#23 Mark Marriott

The towering ruckman had a decent day out, competing well both up forward and in his usual position. He started each quarter in the centre bounce, and used his size advantage to often reach over his direct opponent and give Murray’s dangerous midfielders first use. With key big-man Hudson Garoni on Vic Country duties, Marriott found himself forward on many occasions in an attempt to fill the void, and even slotted the first goal of the game. While he did not have a massive impact on the scoreboard after that, Marriott did well to bring the ball to the feet of Murray’s small forwards in conditions that suited them better.

#28 Kyle Clarke

Clarke has become somewhat of a staple in Murray’s midfield and forward rotation with his consistent form, but was made to work hard for his possessions in this match. Taking up his usual position at the opening bounce, Clarke was in the thick of things early on with his solid work rate allowing him to find the ball often. He had a couple of forays at goal which fell well short, but his lack of scoreboard impact is never for the want of trying. A livewire in the contest, Clarke tackled well and showed good awareness to provide effective clearances in patches. A tendency of his game was to throw the ball onto his boot quickly almost every time he received it, which may have come on account of Bendigo’s perceived pressure.

 

Greater Western Victoria Rebels vs. Northern Knights

By: Cameron Ross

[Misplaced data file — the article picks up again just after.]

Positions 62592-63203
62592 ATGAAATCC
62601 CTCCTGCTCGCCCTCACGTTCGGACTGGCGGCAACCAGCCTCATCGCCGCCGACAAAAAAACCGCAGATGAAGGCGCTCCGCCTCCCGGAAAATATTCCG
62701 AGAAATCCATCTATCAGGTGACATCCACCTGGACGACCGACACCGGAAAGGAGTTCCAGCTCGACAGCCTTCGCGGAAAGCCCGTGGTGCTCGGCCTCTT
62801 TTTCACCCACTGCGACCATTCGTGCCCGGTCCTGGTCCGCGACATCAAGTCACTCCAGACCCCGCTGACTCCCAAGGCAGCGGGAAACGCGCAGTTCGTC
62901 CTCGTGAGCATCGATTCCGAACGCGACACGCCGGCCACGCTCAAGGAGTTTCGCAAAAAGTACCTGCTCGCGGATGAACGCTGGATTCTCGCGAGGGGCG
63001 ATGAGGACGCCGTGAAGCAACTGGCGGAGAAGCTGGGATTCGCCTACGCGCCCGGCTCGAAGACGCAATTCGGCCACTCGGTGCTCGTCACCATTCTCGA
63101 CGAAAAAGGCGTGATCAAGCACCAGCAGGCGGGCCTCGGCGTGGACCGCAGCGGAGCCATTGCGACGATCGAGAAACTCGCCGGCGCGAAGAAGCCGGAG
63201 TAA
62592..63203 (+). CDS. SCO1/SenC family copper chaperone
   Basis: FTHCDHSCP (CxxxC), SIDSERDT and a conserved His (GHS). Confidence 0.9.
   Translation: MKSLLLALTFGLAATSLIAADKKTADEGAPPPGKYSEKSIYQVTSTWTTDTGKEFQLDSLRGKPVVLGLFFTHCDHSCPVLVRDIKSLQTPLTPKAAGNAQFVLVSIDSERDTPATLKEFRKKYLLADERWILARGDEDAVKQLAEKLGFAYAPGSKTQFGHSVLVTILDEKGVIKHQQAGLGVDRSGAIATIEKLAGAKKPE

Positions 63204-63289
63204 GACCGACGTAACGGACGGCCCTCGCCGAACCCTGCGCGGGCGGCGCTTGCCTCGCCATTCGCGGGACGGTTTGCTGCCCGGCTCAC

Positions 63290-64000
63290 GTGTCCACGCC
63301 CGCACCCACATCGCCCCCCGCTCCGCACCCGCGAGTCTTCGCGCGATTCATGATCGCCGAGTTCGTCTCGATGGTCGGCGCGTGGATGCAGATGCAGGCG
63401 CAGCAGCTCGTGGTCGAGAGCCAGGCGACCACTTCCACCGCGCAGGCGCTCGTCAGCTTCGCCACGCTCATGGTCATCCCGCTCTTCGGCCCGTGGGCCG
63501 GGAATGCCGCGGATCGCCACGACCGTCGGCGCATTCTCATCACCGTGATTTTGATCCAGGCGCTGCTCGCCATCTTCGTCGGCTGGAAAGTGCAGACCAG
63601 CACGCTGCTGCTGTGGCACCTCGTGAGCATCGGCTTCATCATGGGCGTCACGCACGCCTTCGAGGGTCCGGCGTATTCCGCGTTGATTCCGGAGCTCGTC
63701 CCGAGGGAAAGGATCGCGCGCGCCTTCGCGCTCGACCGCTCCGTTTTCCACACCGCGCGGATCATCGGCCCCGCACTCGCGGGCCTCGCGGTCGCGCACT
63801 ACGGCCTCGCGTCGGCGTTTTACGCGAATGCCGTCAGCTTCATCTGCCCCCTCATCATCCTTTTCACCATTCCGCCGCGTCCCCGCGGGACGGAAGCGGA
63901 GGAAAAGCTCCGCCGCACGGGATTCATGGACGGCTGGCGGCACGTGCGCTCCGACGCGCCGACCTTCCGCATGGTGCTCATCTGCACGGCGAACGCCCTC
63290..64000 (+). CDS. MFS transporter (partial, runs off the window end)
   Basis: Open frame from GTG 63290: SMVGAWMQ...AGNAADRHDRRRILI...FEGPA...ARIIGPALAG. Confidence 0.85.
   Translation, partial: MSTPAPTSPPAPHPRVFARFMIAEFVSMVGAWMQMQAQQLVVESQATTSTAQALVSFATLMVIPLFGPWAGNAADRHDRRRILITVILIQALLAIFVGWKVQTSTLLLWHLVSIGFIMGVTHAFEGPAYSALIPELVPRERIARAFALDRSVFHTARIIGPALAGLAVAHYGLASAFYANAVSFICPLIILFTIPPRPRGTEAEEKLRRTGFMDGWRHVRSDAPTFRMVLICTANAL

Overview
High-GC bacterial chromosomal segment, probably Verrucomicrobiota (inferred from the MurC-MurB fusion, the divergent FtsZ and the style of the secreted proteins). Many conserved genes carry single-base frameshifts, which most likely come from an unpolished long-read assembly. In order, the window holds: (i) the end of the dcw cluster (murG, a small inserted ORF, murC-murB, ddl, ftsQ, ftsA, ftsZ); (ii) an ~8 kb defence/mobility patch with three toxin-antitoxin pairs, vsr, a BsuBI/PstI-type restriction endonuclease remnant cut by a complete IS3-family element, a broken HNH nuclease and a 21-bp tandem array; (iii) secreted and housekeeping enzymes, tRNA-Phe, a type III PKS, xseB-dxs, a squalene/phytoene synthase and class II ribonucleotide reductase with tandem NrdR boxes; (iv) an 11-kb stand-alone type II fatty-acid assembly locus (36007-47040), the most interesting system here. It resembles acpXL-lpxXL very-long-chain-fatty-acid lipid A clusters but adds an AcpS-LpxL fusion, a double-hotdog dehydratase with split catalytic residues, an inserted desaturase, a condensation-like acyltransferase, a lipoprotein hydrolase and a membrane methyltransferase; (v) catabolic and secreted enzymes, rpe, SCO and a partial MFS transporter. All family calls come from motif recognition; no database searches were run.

Greater Western Victoria Rebels:

#3 Scott Carlin

Carlin is such a consistent player, and yet again was in the Rebels best three players. Lately, he has really stood up showcasing an  improvement in his on-field leadership. Carlin was directing traffic and rotations all day. Although the Rebels like to play him in many positions, Carlin’s a terrific running defender. His ability to link up with teammates, got the Rebels out of trouble in defence twice. Carlin would start a handball chain, receiving the ball three to four times before kicking the ball long.

#9 Lochie Dawson

The strong-bodied midfielder, got his hands on the footy a lot, but had more damaging games than today. He was worn like a glove at stoppages, every time he touched the footy, the Knights were all over him. Dawson kicked a goal after managing to free himself and find some space to slot one through the middle.  

#11 Josh Chatfield

Played forward and onball. Really tried to assert his physicality at the contest with some bone crunching tackles. One of those tackles produced a turnover, and gave the Rebels an inside 50 chance. Went on ball in the second half, and this was where he was most efficient. He played on the outside at stoppages, hitting the contest at pace in an attempt to be an effective outlet.

 

Northern Knights:

#17 Josh D’Intinosante

The bottom-ager spent the majority of the game in the middle, and was arguably the best midfielder on the ground. Produced a fine piece of skill, winning a centre clearance by hitting the pack at speed and spinning out of a tackle to clear the ball (ala Trent Cotchin against Geelong). Seemed to have an impact at every stoppage. If he did not win the stoppage, he was getting his hands on the ball and getting tackled, or laying a tackle on an opponent. Played as a small forward in the final term, but was not as effective as he was on-ball.